Sangeeta writes us about the special need for ‘Art for Peace’ in the work of the ICfC and LAIM (the Indonesian host organization) in this “Spice Island” paradise of beauty, isolation and violence:
“Our program called ‘Art for Peace’ uses the power of different forms of art to bridge communities in conflict. Our work reflects local tensions and seeks to create opportunities for different communities to work together and learn about and from each other. The process will explore the spaces between the lines of mass movement — what happens when you don’t align yourself with the community around you, when you fall between the cracks of society, when you don’t conform. During the creative process we wish to develop techniques that enable participants to reflect on the essential disjointedness of a multi-cultural society where widely differing communities share common physical space but exist in a completely different mental space. How do people live with difference? We want to acknowledge the things that both define us (a positive) and separate us (a negative). Through the artistic work we aim to find what it is that we can share and that can enable us to create a shared mental space.
Immigration and emigration, globalization and xenophobia, polarization and amalgamation, conflict and paralysis – these factors work, not only in Maluku but all over the world today, leading to fractured, increasingly segregated and fearful societies. The Art for Peace, as a method, strives to combat these destructive influences and create meeting grounds for people who are historically and/or acutely in conflict. We do this by discovering the silent voice within, by raising awareness on issues that are taboo. By creating personal involvement and responsibility within and across communities, by changing personal and community landscapes and perspectives and the stories we tell one another and ourselves.”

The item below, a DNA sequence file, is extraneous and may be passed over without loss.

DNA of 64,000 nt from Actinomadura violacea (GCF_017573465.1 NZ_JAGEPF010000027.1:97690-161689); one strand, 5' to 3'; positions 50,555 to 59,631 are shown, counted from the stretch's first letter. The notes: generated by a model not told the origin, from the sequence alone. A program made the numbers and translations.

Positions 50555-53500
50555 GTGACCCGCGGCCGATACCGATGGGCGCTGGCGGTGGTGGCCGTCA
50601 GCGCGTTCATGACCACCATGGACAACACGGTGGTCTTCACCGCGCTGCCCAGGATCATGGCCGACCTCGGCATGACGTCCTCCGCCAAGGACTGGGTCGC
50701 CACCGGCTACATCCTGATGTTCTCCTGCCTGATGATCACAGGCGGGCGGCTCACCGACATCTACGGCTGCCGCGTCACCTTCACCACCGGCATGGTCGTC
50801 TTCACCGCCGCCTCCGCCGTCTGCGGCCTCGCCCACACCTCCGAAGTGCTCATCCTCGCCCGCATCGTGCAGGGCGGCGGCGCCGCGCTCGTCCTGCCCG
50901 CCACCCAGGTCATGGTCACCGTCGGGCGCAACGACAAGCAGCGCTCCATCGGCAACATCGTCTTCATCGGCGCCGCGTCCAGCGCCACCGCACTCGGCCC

Oded Leshem Adomi
Oded writes us:
“As I write these lines Fajr Missiles are falling a mile from my home in Tel-Aviv and Israeli F16s are destructing Gaza. At the same time, a battle is blazing on the internet where texts and images full of hostility are fanatically distributed by both Israelis and Palestinians all in the purpose of humiliating the other and building national morale.
I live in a region of conflict, a region of a protracted and an intractable violent dispute that is devastating the lives of both Arabs and Jews in the Holy Land.
Most of the people on both sides are frustrated and hopeless, but there are exceptions. There are people who believe that a just and comprehensive solution for the Palestinian-Israeli conflict is achievable. These Palestinian and Israeli peacemakers, together with partners from all over the world, are doing their best to open the minds and hearts of the citizens of the region to the Other’s pains and fears, their hopes and needs, in the long way to mutual recognition and conciliation.